An increasingly prevalent trend throughout corporate America is employee use of personal cloud applications in the workplace. This is not surprising since personal cloud applications like Dropbox and Google Drive have tremendous functionality. They simplify data sharing and teamwork among employees while providing seamless storage options that obviate traditional network storage.
Troubles with Personal Clouds
Despite such benefits, personal cloud applications pose a serious threat to organizations’ trade secrets and proprietary information. This is particularly the case with shadow use of personal clouds. Such a scenario involves employees who use cloud applications at work in violation of company policy or without express approval. While many employees use Dropbox and Google Drive to facilitate their work, others do so furtively to sabotage the company or to gain a competitive advantage after leaving the enterprise.
Judges and lawyers have witnessed this growing trend as various companies have filed trade secret misappropriation suits over the past couple of years. In these actions, organizations seek to prevent the dissemination of customer lists, pricing information, design specifications, and other confidential materials that employees have taken from their former employers with the help of personal clouds. In some instances, companies have successfully enjoined former employees from sharing such information with others or for working for their new employer. However, as recently discussed in article published by Legaltech News, not every lawsuit ends favorably for the employer, as exemplified by a recent opinion from Free Country v. Drennen.
Trade Secret Theft in Free Country v. Drennen
In Free Country, the plaintiff apparel manufacturer (Free Country) brought suit against two of its former employees and their new employer (Rousso) for trade secret theft. Free Country claimed that its former employees took “customers sales information, design packages, and production packages for past, present, and future business” in violation of their employment agreements. One of the employees (Drennen) used Dropbox to remove Free Country’s proprietary data.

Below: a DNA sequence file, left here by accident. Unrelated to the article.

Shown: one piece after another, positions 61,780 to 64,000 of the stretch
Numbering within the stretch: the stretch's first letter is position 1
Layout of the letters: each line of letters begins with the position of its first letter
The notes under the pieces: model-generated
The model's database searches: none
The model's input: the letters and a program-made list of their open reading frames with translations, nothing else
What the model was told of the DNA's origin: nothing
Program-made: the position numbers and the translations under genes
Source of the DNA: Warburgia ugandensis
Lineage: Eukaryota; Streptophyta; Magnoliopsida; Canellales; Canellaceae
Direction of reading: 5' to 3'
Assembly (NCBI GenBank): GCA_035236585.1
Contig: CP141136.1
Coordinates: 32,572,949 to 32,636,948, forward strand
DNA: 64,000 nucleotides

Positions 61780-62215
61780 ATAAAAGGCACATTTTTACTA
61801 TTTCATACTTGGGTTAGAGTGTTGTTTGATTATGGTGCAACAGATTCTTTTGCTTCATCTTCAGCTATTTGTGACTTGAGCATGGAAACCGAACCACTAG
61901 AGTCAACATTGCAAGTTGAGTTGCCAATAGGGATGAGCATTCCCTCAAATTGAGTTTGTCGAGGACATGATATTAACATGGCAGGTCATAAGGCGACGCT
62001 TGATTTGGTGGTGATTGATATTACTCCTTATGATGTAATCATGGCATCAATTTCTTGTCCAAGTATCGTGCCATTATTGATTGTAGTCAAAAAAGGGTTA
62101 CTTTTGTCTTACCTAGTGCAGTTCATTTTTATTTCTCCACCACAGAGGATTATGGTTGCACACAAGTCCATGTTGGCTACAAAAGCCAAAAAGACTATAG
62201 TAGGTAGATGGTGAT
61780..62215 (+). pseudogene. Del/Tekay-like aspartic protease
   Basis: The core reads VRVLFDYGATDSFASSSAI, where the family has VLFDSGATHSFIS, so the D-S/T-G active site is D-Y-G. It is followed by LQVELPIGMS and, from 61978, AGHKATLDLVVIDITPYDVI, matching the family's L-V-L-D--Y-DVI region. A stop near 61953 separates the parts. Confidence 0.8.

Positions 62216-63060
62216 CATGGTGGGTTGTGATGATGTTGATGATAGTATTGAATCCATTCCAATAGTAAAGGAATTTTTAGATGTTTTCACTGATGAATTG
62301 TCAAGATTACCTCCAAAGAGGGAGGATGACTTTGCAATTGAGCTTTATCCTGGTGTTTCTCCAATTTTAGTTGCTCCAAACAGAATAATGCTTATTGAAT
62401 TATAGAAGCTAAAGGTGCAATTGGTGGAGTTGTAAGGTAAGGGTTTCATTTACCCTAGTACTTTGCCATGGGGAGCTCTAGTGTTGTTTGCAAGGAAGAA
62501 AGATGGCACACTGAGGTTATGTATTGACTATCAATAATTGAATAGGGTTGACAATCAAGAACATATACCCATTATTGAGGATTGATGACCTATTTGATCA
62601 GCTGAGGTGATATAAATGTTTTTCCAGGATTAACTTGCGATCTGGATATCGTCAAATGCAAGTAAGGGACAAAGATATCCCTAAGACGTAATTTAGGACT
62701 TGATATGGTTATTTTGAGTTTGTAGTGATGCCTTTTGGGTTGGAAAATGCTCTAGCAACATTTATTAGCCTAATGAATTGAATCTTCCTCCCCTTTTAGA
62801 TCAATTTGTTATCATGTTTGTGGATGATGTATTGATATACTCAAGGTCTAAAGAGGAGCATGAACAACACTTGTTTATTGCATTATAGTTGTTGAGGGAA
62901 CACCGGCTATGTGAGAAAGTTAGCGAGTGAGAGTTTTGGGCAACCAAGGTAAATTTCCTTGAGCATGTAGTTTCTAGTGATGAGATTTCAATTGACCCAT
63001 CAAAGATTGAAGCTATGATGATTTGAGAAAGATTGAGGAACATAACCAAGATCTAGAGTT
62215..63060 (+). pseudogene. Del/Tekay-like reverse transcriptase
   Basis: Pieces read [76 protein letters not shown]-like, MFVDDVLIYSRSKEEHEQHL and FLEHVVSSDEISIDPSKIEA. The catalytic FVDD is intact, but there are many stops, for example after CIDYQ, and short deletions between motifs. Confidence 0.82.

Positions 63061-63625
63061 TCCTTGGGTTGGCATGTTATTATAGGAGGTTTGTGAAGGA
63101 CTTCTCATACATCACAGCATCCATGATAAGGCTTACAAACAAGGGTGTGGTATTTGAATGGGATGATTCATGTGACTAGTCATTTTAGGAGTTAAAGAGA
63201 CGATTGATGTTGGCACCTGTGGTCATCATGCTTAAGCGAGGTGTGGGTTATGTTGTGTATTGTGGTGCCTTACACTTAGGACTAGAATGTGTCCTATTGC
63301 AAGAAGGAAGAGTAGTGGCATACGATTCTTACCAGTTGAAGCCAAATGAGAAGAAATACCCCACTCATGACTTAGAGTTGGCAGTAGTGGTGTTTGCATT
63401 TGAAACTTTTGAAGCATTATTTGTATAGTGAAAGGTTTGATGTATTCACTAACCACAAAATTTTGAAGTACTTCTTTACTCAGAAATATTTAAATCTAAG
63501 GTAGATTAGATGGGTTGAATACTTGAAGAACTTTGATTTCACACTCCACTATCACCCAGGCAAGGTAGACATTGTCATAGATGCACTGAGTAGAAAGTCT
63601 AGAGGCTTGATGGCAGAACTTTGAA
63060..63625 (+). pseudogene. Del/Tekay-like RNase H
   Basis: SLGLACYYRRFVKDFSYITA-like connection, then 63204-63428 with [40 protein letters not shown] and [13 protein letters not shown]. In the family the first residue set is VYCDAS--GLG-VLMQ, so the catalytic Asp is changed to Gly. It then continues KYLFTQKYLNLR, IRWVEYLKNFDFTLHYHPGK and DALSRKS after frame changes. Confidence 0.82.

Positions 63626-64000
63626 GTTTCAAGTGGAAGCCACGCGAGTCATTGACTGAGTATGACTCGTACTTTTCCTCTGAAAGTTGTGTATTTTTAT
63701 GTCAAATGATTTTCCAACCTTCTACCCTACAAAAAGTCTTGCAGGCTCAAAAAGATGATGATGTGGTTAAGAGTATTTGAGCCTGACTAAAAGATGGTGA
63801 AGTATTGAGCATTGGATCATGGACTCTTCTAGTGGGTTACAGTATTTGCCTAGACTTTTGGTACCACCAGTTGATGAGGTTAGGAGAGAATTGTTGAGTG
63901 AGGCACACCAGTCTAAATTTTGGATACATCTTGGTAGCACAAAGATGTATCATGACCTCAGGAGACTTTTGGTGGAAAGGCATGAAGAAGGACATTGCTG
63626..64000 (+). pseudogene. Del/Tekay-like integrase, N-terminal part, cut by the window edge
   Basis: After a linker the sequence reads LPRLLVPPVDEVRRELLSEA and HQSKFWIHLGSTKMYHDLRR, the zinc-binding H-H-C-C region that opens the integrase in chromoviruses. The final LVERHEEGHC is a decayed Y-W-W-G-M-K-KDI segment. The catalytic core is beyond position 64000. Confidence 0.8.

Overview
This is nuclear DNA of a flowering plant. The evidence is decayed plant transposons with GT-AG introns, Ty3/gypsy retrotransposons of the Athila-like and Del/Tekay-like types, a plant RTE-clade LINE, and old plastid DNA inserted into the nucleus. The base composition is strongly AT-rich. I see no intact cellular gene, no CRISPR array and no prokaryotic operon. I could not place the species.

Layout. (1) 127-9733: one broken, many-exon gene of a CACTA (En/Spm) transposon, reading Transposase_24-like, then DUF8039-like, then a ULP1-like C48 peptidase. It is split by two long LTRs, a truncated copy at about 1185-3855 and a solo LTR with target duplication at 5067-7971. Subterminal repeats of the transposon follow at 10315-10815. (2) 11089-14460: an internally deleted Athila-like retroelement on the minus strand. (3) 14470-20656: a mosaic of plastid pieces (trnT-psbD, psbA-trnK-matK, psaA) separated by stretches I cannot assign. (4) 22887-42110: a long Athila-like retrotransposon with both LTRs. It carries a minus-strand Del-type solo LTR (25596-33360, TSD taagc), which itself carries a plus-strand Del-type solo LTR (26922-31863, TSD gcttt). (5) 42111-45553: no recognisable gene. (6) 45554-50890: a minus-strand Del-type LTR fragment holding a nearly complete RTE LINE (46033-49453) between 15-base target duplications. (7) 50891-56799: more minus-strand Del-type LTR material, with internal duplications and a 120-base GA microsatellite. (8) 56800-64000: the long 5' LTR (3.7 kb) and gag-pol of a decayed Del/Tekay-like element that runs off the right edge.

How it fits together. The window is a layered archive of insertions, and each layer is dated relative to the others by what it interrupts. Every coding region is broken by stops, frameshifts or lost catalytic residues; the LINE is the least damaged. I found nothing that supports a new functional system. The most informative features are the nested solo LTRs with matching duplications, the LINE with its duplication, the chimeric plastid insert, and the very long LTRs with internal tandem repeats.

Drennen apparently downloaded Dropbox to his company computer and transferred Free Country data to the cloud application throughout his employment. However, in his final days at Free County, Drennen removed “a substantial quantity of information from Free Country’s server into his Dropbox account, including customer orders and design information for the fall 2017 season.” In total, Drennen took “nearly 50,000 files” before leaving the company to start a competitive line of apparel for Rousso.
To prevent its trade secrets from being divulged, Free Country sought a temporary restraining order against Drennen that would both stop him from disclosing its proprietary information found on Dropbox and enjoin him from working for Rousso. While agreeing that Drennen must not divulge the Free Country data in his Dropbox account, the court declined to enjoin Drennen from working at Rousso. Even though Drennen might recall some proprietary information, the court concluded that it would be impossible for him to memorize the contents of nearly 50,000 Free Country files. Given that Drennen did not share the files with his new employer and without more evidence of actual misappropriation, the court refused to issue a TRO preventing Drennen from working for Rousso.
IG Lessons from Free Country v. Drennen
Free Country reinforces the notion that organizations need to be aware of personal cloud use among employees and that a laissez-faire approach can lead to disasters. While Free Country may never know how much of its information was used to start Rousso’s competitive apparel line, a more proactive approach to information governance may have prevented the removal of its proprietary data.
A first step in this regard is to create a data map that identifies the locations both on and off the corporate network where company information resides. While a data map is useful for both information retention and litigation purposes, it is essential for controlling ingress and egress to proprietary information – precisely the data endangered by personal cloud applications.
Once the data map is in place, organizations can then proceed to develop policies that address personal cloud use. The policy should include audit and enforcement mechanisms to gauge policy observance. Those mechanisms ought to include the right to monitor, access, and disable employee use of personal clouds.
Companies should also consider examining terminated employees’ computer activity and corporate devices to detect whether there was illicit use of personal clouds. Such a step may not be practicable for many clients who lack the resources for a thorough review of every employee device. If a comprehensive sweep is cost prohibitive, clients should consider conducting a review of those employees whose exposure to proprietary information would carry the greatest risk to the enterprise if disclosed.
The challenges with consumer cloud applications need not be an intractable problem. Following industry best practices can help enterprises mitigate the harm created from personal cloud use and avoid many of the worst problems associated with personal cloud use in the workplace.